If you want to listen to podcasts with a minimum of fuss, then Apple Podcasts absolutely fits the bill. It lacks some advanced features, and its interface is best described as “functional.” But it plays podcasts just fine, and you already have it on your devices.

Apple Podcasts is free to download and pre-installed on all iPhones and iPads.

Download on the Apple App Store

Best Cross-Platform: Pocket Casts

Pocket Casts Podcasts and Trending menus, and playback screen on a phone.

Pocket Casts is cross-platform, so, unlike the other apps on our list, it works on both iOS and Android. If you change devices or have an iPad and Android phone, Pocket Casts is the perfect solution.

Pocket Casts also has all the features you should expect from a good podcast app. There’s an Apple Watch app so you can listen on the go. It also supports AirPlay 2, which is a big improvement if you use compatible speakers (like the HomePod or Sonos) because it reduces lag when you use the playback controls.

There’s also a pretty impressive search functionality. You can search for episode titles and even show notes. That alone is a good reason to take Pocket Casts for a spin—especially if you often wonder which podcast you heard something on. We all do that a lot.

Pocket Casts cost $3.99, and there are no in-app purchases after you downloaded it.

Download on the Apple App Store

Best for Podcast Management: Castro

Castro Top Picks and Discover menus, and playback screen on a phone.

No podcast app looks or works quite like Castro. It’s a beautiful app, and if that’s important to you, look no further. But Castro’s beauty is more than skin deep.

When you first use Castro, it’s immediately clear it doesn’t work quite like the other apps on our list. It works like an email app, and new episodes of your favorite podcasts land in your Inbox. When they do, you can read the show notes and decide whether you want to listen. If you do, you add it to your playlist and settle in for some podcast goodness. Otherwise, you Archive it and never see it again.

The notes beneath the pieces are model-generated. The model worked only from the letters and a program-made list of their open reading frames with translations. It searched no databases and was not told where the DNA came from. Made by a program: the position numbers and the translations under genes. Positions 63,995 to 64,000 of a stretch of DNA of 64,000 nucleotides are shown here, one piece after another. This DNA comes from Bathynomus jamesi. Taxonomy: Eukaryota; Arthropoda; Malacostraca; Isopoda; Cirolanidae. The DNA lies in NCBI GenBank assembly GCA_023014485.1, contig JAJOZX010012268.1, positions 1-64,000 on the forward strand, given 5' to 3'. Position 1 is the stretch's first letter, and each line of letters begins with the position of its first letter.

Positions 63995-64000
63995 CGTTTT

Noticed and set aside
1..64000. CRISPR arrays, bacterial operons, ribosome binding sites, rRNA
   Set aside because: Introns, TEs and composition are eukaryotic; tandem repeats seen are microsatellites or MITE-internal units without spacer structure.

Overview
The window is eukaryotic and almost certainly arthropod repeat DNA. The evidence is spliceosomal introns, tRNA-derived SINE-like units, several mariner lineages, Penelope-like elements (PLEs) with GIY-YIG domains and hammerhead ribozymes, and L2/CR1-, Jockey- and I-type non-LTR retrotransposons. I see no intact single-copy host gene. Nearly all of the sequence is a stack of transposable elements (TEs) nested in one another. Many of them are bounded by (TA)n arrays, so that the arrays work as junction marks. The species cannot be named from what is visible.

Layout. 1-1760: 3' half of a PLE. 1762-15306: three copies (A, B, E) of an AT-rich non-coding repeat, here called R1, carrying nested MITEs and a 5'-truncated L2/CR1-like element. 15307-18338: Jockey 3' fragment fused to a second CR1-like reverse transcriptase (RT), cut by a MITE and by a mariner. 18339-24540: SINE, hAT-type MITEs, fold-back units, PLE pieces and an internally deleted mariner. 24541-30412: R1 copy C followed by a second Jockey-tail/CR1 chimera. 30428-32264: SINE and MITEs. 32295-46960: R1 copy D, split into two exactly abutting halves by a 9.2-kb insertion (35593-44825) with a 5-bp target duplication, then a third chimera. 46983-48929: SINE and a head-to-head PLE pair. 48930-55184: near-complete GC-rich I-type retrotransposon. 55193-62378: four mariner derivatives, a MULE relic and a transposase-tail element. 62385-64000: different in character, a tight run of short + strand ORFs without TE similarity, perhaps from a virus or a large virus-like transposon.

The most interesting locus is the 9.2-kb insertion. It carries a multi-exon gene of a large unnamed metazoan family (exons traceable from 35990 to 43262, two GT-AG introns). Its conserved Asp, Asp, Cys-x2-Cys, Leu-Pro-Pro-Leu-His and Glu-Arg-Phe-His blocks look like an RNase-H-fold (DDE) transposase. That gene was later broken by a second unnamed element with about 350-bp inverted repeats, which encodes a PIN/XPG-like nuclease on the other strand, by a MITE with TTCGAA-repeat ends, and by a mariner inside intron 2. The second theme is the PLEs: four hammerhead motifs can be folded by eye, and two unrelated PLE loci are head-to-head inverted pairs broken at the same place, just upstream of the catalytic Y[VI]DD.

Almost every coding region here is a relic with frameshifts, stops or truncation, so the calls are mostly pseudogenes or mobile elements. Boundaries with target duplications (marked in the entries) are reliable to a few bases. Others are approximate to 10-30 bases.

This method of podcast management should prevent you from being overwhelmed by episodes you haven’t listened to. It’s an interesting way to deal with the unlistened-to podcast pile of shame.

Castro isn’t all frills and no substance, though. It has built-in CarPlay support, and an Apple Watch app for those times when taking your iPhone isn’t convenient. The only downside is its lack of an iPad app—you’re stuck with a blown-up iPhone app instead.

Similar to Overcast, Castro also allows you to clip short potions of podcasts for instant and easy sharing.

Castro is a free download. The optional Castro Plus subscription is available for $18.99 per year or $2.99 per month. It offers full chapter support and unlocks the ability to trim silence during podcasts, enhance voices, and side-load audio files.

Download on the Apple App Store
Oliver Haslam Oliver Haslam
Oliver Haslam is a professional freelance writer with nearly ten years of experience. His work has been published on Macworld, PCMag, 1Password's blog, and other websites. Read Full Bio »